The ultimate corruption of a judge is to elevate their desired outcome for a case above the outcome dictated by the actual facts and the applicable law(s). Judge Vega’s conduct during the entirety of Ms. Lobato’s case can be interpreted that she used her position as a judge to ensure Ms. Lobato was convicted,34 and her enmity against Ms. Lobato is further suggested by her unusually harsh sentence. 35 Judge Vega’s questionable conduct during Ms. Lobato’s habeas proceeding that is documented in the Motion to Recuse and the Supplement to that Motion is consistent with her pattern of questionable conduct during Ms. Lobato’s trial that is documented in her habeas corpus petition. 36


    It is written in the book, Kirstin Blaise Lobato’s Unreasonable Conviction: Possibility of Guilt Replaces Proof Beyond a Reasonable Doubt -- Second Edition by Hans Sherrer (The Justice Institute: Seattle, 2010):


"In Blaise's case Judge Vega went beyond allowing her courtroom to be transferred into a den of lies -- there is reason to believe she betrayed the public trust and her obligation as a public servent by actively aiding the prosecution's suppression and obfuscation of the truth to procure Blaise's convictions regardless of her innocence." (Afterword at page 147.)


    The only rational reason for Judge Vega to vehemently oppose her disqualification as the judge presiding over Ms. Lobato’s habeas corpus petition is to ensure that it isn’t assigned to a judge who will fairly and openly review its 79 grounds and grant Ms. Lobato a new trial based on one or more of those grounds. Judge Vega would voluntary and with grace step down from Ms. Lobato’s civil habeas corpus case if she had any concern whatsoever with preserving even a modicum of dignity or the appearance of justice that the U.S. Supreme Court has ruled numerous times is a requirement for a person to receive due process.


    Hearing of the Motion to Recuse Judge Vega was assigned to Clark County District Court Judge Douglas E. Smith. The motion was scheduled to be the first motion heard in Judge Smith’s courtroom at 8:30 a.m. on October 20, 2001. During the few minutes the hearing lasted, Judge Smith did not allow any arguments nor did he address the substance of any of the nine grounds cited in Ms. Lobato’s Motion to Recuse Judge Vega. What he did do was deny the Motion with the comment “Judge Vega is a fine judge.” 37 That rationale is completely irrelevant and non-responsive to the nine specific grounds in Ms. Lobato’s Motion and Supplement that require Judge Vega’s disqualification under both numerous provisions of the Nevada Code of Judicial Conduct and to protect Ms. Lobato’s federal and state constitutional right to due process of law. There is no evidence that Judge Smith considered the merits of the facts and the law underlying Ms. Lobato’s nine grounds detailed in her Motion to Recuse Judge Vega and the Supplement. Judge Smith’s ruling suggests he abrogated his responsibility to function as a judge by automatically deny Ms. Lobato’s Motion as a courtesy to his fellow Judge Vega to protect her from the embarrassment of being disqualified from Ms. Lobato’s habeas corpus case.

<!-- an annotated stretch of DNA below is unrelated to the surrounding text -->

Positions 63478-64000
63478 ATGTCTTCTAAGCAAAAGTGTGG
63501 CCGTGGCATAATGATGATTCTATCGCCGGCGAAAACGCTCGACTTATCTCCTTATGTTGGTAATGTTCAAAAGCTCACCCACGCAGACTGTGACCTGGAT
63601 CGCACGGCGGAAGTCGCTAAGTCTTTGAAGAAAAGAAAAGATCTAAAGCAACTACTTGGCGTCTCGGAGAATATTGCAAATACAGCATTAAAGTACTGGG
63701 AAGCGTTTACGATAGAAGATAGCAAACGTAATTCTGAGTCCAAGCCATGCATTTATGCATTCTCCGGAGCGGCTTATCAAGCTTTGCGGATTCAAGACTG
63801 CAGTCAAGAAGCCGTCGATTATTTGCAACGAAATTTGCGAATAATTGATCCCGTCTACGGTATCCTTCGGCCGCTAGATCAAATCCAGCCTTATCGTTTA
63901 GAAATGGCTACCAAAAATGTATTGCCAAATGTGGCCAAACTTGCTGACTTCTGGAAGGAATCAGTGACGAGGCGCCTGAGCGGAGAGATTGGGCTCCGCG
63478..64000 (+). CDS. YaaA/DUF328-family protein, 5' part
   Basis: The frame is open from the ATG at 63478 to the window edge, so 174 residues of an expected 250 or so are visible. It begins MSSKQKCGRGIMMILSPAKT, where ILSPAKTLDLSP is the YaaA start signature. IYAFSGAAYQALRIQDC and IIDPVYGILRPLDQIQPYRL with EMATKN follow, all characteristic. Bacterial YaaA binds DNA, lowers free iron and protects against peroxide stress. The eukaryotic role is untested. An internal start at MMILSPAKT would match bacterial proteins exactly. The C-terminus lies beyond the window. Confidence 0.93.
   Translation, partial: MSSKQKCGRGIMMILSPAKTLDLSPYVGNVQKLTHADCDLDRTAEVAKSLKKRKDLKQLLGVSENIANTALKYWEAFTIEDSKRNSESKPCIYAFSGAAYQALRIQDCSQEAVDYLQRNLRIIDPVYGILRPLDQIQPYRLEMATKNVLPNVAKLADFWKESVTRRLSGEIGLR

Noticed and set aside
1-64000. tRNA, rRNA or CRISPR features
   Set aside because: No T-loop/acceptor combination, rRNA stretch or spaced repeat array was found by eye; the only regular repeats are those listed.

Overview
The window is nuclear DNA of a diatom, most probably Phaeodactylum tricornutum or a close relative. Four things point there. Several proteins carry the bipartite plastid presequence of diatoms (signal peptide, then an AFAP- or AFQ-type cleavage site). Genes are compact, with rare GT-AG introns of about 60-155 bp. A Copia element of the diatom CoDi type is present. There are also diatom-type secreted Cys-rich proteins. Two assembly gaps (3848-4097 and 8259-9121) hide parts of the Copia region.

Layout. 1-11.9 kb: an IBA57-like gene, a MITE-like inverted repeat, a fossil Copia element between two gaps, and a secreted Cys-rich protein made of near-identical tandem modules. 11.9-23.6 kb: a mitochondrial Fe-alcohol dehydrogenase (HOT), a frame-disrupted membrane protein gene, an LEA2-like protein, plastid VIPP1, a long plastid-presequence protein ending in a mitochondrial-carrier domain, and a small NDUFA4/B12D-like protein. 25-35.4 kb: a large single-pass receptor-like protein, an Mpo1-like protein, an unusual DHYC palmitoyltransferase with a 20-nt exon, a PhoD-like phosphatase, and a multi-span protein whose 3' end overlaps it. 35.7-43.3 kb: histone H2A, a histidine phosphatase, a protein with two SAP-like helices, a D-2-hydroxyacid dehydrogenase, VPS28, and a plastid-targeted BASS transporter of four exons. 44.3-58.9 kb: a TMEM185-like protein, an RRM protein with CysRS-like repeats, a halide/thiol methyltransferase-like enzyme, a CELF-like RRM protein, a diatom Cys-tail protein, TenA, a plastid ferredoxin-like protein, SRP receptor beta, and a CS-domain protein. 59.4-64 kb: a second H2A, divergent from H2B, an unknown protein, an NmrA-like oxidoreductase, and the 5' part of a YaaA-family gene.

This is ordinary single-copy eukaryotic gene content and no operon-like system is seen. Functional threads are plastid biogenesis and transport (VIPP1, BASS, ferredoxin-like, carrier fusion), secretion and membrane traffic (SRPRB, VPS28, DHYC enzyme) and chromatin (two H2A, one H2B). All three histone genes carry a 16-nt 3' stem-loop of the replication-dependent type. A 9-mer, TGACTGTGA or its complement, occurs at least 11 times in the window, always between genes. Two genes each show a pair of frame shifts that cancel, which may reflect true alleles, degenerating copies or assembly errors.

It is as impossible for Judge Vega to fairly consider the merits of Ms. Lobato’s petition for a writ of habeas corpus as it is for water to defy gravity and flow uphill on its own. It is a thorough corruption of the judicial process for any judge to preside over any proceeding under the circumstances that exist for Judge Vega in Ms. Lobato’s civil habeas corpus case. Judge Vega’s conduct during Ms. Lobato’s trial and her habeas corpusproceeding can legitimately be described as at least as corrupt as that of any judge in the United States. 38 There is only one possible circumstance under which Judge Vega will act like a judge in considering the merits of Ms. Lobato’s habeas corpus petition: If she succumbs to outside influences that shame her into fulfilling her constitutional and moral obligation to function as a neutral arbiter.


Endnotes:


1 Lobato vs. Nevada, No. 49087 (NV Supreme Ct, February 5, 2009). The Court’s comment about the alleged “admission” is at 4, and about the alleged “positive” blood test is at 2.


2 The Nevada Supreme Court’s fabrication of the non-existent “admission” of guilt and the “positive blood” evidence they relied on to affirm Ms. Lobato’s conviction is explained in detail in Chapter IX – Blaise’s Conviction Affirmed, of Kirstin Blaise Lobato’s Unreasonable Conviction – Second Edition, by Hans Sherrer (Seattle: The Justice Institute, 2010).


3 Kirstin Blaise Lobato v. Warden Of FMWCC, and The State Of Nevada, No. C-177394, Motion For Recusal Of Judge Valorie Vega, September 17, 2001.


4 Kirstin Blaise Lobato v. Warden Of FMWCC, and The State Of Nevada, No. C-177394, Supplement To Petitioner Lobato’s Motion For Recusal Of Judge Valorie Vega, October 1, 2001.